There’s more to the Sino-Japanese rivalry than meets the eye. Antonio Graceffo, a lecturer at Shanghai University, explores the economic interdependence of China and Japan:

China and Japan, the two economic goliaths of the Asia Pacific region, have a very unique relationship. On the one hand, they are dependent on one another for trade. On the other hand, events dating back to before the Second World War have made it difficult for the Chinese population to trust Japan.

By 2007, the bilateral trade relationship between China and Japan had already become the third largest in the world, accounting for roughly one-fifth of global trade.

Japan is hungry for Chinese agricultural exports and needs the Chinese market for products such as cars, televisions and machinery; while China needs Japanese investment, capital equipment and know-how.

Follow the money. For all the talk about Sino-Japanese antipathy, China in 2015 imported more from Japan than from the US, and Japan imported more than twice as much from China as from the US. Of course, trade can co-exist with geopolitical tensions that lead to war; as Edward Luttwak pointed out in Turbo-Capitalism, “No two economies were more interdependent than the French and the German in August 1914, or the German and Soviet in June 1941.” Acrimony over disputed islands put a damper on China-Japan trade in 2012-13, although trade picked up again in the following years. “Unresolved” issues from the WWII era are another source of friction that could endanger trade. Also, China and Japan compete with each other to secure trade routes and infrastructure projects throughout Asia, as detailed in the Graceffo essay.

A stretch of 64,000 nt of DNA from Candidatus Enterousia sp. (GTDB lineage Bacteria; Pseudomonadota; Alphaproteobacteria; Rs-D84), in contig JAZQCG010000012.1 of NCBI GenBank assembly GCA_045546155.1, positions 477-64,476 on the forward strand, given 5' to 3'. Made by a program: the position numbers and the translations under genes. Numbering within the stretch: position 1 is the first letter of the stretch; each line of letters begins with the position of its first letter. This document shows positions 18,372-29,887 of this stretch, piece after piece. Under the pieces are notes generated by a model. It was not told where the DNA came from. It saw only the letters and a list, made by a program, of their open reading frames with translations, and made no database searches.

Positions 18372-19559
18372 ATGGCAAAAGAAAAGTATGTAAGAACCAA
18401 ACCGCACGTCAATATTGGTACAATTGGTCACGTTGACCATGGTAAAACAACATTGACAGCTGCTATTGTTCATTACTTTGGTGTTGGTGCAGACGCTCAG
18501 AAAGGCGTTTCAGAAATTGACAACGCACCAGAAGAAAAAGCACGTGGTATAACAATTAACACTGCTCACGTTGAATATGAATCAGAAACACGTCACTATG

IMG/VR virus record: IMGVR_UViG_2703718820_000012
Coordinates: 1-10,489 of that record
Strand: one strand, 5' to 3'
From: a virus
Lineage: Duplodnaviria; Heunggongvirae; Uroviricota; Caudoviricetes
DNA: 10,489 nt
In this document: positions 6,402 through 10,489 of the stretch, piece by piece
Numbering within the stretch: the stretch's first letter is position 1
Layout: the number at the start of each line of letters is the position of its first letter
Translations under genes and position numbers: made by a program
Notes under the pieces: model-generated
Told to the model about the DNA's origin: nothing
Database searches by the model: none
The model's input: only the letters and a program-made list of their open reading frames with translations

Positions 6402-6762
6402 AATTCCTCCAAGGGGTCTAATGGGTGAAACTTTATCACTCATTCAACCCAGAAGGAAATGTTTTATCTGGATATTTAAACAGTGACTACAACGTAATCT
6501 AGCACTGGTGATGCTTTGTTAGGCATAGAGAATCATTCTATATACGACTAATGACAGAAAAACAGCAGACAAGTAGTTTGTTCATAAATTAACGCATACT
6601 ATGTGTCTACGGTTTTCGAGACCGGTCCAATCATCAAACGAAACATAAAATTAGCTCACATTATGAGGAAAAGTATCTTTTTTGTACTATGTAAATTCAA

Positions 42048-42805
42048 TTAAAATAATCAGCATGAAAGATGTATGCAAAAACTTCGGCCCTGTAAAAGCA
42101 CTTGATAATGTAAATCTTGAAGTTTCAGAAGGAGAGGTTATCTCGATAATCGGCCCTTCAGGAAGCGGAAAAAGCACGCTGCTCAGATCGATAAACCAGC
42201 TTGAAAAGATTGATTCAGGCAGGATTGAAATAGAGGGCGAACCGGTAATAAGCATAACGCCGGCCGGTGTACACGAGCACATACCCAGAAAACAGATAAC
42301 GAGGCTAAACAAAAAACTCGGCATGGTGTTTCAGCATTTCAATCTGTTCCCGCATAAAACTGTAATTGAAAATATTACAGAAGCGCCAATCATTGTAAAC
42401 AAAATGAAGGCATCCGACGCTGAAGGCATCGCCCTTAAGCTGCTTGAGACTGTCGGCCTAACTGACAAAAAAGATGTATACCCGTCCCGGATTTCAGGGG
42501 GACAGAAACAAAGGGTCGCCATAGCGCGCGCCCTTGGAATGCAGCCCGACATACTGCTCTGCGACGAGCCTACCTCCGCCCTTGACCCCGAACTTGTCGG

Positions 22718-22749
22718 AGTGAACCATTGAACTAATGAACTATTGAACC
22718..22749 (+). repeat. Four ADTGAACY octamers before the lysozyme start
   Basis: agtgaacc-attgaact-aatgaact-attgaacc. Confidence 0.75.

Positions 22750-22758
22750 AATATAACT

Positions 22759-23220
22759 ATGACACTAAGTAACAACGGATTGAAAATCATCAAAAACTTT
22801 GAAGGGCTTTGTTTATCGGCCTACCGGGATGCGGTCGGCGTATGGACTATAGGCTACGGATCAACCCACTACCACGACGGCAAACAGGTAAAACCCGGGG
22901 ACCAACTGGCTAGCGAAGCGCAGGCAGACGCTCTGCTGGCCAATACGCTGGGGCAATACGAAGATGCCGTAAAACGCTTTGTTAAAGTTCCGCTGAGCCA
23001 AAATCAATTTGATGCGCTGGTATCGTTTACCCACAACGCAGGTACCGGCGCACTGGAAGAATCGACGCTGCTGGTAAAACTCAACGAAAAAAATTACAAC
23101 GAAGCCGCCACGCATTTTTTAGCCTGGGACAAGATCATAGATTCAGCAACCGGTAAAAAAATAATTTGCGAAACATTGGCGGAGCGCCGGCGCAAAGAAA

However, I don’t think any of these issues will prove serious enough to derail what looks like an increasingly strong, mutually beneficial economic partnership between Asia’s great pair of frenemies.

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